“Signal” was taken along the shores of the Red Sea on an evening of a full moon in Djibouti City, Djibouti. While wandering along the beach, photographer John Stanmeyer discovered a group of people at dusk, standing at different spots along the shoreline holding up their phones, some talking on them, others waving them in the air or just standing motionless.
They were “catching”—trying to catch an inexpensive signal from neighboring Somalia by using a Somali SIM card in their phones. Stanmeyer said, "Not all attempts to catch the signal were fulfilled. Some would stand in one place for 20 to 30 minutes, waiting for their phone to grab the faint signal that never appeared, only to return another evening to try once more."
As I prepare for my Moroccan travels, the image grabs me at a heart level. The unexpected death this week of my treasured childhood best friend, Kathy Kanakis, makes it all the more meaningful to me as I contemplate our human journeys and connections to one another. I am also reminded of the power of art and photography to serve as a bridge toward understanding.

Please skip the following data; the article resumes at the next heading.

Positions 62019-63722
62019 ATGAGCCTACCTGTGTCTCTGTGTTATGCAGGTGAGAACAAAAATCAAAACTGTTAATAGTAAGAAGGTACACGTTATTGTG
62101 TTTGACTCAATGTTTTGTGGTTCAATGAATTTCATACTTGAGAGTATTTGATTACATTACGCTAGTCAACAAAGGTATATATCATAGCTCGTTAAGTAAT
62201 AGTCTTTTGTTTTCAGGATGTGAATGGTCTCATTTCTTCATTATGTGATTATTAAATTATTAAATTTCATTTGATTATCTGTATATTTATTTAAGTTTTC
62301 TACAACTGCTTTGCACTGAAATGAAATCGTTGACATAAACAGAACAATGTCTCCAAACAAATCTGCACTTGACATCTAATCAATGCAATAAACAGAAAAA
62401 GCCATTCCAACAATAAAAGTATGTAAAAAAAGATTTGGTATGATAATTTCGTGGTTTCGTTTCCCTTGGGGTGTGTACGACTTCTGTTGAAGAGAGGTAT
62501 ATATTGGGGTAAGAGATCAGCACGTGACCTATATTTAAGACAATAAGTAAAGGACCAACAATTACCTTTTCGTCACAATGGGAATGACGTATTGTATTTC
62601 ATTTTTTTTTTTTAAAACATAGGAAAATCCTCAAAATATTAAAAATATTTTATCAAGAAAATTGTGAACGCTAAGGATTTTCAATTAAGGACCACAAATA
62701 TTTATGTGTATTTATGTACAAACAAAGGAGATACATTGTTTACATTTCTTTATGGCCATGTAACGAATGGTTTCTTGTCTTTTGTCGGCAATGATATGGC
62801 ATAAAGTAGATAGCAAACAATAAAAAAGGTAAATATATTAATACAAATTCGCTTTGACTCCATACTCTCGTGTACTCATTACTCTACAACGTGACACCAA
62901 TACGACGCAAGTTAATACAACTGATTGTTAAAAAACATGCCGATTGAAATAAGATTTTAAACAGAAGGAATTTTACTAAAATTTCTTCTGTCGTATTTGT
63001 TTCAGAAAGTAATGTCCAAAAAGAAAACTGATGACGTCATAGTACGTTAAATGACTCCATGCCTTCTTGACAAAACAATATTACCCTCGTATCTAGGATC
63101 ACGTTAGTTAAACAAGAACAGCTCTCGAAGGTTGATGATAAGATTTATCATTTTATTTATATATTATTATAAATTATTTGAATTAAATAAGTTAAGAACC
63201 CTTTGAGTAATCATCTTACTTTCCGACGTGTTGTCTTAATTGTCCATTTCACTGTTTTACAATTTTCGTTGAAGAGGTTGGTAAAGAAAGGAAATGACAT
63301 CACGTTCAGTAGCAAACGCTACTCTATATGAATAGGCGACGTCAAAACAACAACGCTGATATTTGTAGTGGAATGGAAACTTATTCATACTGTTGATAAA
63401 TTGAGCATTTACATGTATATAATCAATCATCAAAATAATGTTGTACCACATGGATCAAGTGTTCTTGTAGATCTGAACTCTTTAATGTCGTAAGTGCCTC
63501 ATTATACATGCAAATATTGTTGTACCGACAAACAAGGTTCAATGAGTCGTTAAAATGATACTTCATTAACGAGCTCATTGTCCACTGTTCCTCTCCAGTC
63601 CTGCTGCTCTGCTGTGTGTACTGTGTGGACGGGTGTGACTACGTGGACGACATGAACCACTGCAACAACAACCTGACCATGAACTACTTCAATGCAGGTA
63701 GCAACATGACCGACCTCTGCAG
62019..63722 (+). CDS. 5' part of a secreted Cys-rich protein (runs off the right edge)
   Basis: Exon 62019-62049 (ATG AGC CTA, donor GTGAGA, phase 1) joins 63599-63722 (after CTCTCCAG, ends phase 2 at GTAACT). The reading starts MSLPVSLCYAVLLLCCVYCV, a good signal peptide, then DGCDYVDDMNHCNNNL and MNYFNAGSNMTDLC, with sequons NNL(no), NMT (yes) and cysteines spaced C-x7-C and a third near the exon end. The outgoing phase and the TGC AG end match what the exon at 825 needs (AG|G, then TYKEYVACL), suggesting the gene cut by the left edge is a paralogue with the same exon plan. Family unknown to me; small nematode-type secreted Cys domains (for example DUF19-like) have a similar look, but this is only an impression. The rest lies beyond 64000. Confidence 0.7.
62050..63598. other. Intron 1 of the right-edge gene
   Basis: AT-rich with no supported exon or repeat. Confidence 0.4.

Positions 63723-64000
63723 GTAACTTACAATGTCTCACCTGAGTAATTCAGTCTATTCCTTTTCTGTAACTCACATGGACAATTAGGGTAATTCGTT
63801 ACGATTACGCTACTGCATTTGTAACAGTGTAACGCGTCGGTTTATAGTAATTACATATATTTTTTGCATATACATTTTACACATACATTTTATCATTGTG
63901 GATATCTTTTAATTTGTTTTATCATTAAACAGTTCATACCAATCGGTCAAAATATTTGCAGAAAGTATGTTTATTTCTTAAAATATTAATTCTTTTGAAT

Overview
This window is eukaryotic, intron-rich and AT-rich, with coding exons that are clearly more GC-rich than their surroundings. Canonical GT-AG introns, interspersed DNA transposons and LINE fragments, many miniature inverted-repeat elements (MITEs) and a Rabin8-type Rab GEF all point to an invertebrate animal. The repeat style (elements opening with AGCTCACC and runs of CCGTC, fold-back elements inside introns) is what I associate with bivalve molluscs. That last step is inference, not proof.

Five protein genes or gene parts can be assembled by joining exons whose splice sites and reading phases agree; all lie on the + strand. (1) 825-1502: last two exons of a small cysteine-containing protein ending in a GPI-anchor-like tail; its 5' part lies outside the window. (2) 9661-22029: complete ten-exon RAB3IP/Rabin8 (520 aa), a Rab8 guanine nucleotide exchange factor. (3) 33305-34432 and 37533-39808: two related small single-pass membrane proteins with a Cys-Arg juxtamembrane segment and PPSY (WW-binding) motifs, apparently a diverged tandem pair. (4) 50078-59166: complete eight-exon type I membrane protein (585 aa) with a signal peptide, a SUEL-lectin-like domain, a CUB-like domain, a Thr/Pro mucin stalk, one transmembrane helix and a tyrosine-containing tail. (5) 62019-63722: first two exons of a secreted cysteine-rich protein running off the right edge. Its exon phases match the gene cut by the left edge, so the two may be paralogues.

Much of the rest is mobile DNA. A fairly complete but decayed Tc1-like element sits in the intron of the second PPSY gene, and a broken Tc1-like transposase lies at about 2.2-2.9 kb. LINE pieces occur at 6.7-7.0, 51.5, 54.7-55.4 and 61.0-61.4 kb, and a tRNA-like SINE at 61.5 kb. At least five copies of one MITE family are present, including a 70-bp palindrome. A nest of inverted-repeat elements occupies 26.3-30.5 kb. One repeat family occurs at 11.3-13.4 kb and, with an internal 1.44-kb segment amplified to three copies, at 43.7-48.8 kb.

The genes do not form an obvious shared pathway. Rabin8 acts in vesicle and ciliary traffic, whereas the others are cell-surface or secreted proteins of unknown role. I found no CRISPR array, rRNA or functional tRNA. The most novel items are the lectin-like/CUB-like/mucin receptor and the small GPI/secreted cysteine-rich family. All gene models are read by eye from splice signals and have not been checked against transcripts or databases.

Both he and Kathy journeyed from planet Earth too soon, leaving those they loved looking upward to catch a signal.
Similarly, in our human wanderings across the globe, we look both forward and backward to stay connected to those we love and those we have yet to meet.
During my Washington, D.C., Global Education Symposium last weekend, I met new friends who will share my Moroccan experience.
Lilia Ben Ayed, from Columbia, Missouri, will be my closest traveling companion and will journey with me to Fez. I am fortunate in that she speaks both fluent Arabic and French, the country's primary languages. Beyond that, we have already discovered that we share many common interests, from dancing and music to food and a love of nature. So as one friend departs, another arrives and life moves forward even as we grieve.
Both my new friend Lilia and I will seek out Internet rooftop cafes to catch signals to those we love back home. As we do so, we will hear the muezzin's call to prayer in the distance, reminding us that this universal need to connect extends both outwards to those on Earth and upwards to the Heavens.